AUTISM

AUTISM

November 18, 2012

The Autism Job Club

Everyone Today Needs a Job Network. Especially Those On the Spectrum.



BY MICHAEL BERNICK  |  OCTOBER 15, 2012
On the first Saturday of each month, we of the Autism Job Club of the Bay Area gather at 10 a.m. at the Arc building at Howard and 11th Streets in San Francisco. The 30 of us usually in attendance are adults with autism and their friends and parents. We have been meeting regularly since late 2011. Given the demographics of autism in California (an estimated one in 88 children in California is diagnosed with Autistic Spectrum Disorder), we will be a significant part of the state’s future labor force, even though it is unclear how we will fit in.

Most of us, like my 23-year-old son William, are “Aspies,” diagnosed with Asperger’s syndrome, the “high-functioning” form of autism—although, as autism is a spectrum disorder, distinctions between types of autism are not sharp. Nearly all of us have some college education, and the majority have college degrees. Yet most of us exist on the margins of the job market, without steady jobs, even when the economy is good.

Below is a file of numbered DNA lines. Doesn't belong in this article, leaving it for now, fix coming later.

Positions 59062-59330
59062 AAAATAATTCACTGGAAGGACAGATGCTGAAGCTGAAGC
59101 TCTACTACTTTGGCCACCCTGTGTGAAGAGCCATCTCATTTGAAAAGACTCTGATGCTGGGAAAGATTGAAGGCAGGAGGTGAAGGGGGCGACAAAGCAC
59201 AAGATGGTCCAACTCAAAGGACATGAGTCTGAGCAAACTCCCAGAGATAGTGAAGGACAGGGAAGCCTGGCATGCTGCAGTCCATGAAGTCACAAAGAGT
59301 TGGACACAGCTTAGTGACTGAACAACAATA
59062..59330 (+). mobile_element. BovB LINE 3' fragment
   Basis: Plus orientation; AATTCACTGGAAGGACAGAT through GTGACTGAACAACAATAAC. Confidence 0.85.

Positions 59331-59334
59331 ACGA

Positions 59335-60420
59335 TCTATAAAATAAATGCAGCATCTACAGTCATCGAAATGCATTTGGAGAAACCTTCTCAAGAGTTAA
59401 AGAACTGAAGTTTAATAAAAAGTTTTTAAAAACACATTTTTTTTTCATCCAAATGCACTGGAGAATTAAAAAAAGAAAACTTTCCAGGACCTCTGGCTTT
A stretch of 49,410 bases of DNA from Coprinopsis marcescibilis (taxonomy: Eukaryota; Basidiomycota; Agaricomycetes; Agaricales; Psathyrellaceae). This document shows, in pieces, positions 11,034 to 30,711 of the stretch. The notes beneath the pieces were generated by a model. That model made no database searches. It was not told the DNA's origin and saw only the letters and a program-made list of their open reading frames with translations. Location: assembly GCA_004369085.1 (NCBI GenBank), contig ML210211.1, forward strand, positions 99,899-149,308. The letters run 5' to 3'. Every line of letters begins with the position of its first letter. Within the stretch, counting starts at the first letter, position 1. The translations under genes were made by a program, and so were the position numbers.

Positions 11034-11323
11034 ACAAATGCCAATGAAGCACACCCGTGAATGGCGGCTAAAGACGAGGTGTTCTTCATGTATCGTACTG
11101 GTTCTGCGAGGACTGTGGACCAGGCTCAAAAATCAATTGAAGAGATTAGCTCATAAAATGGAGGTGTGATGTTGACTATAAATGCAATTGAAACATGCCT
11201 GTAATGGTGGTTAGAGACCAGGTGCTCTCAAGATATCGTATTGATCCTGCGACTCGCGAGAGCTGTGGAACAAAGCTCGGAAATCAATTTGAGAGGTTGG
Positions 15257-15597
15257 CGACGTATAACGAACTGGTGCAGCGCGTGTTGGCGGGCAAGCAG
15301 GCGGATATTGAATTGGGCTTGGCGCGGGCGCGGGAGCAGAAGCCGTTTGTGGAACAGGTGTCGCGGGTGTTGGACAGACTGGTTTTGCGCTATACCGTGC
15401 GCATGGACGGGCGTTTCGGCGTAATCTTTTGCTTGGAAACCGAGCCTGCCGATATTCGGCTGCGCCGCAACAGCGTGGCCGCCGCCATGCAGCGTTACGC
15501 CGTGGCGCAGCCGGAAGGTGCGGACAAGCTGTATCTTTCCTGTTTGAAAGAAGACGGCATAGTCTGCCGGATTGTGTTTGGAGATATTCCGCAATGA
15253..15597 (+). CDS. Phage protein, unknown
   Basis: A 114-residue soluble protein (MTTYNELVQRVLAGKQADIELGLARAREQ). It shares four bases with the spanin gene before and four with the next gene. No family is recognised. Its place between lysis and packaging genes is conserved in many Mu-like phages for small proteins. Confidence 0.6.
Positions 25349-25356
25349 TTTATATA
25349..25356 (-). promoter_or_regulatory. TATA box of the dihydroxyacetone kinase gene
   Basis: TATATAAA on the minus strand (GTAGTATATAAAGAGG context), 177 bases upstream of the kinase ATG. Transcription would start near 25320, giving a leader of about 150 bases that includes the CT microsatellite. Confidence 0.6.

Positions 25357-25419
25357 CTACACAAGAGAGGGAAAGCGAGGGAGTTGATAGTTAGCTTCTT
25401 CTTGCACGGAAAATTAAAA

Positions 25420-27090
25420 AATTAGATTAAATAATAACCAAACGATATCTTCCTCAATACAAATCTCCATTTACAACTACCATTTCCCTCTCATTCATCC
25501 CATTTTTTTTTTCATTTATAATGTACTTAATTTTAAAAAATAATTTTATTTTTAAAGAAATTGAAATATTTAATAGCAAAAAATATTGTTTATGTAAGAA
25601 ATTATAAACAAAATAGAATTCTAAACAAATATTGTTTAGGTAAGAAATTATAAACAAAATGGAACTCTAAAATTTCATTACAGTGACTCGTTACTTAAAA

We start each meeting by going around the room and providing updates on our job searches:
  • Robert is in early 30s, with a degree from San Francisco State University in child/adolescent education. His job history includes short-term stints as a courtesy clerk at a large supermarket, as a busman at a coffee shop chain, and a four-month position in the technology department of a major hotel.
  • Gabriel, late 20s, who has some college credits, does short-term transcription gigs he finds through family contacts while he seeks a full-time job.
  • Martha, also late 20s, has a master’s degree in library science but has been able only to find work 12 hours a week as a clerk in a small legal office.
  • Mark, early 40s, worked in an IT consulting firm for 15 years, but his business partner died four years ago, and the business collapsed.
  • Jim, 72, is the senior member of our group. He has college degrees in physics and chemistry and worked on a project basis a few years back for Apple. Mainly, though, he has worked in non-technology jobs: delivering pizza, doing yard work, supervising an... READ MORE >

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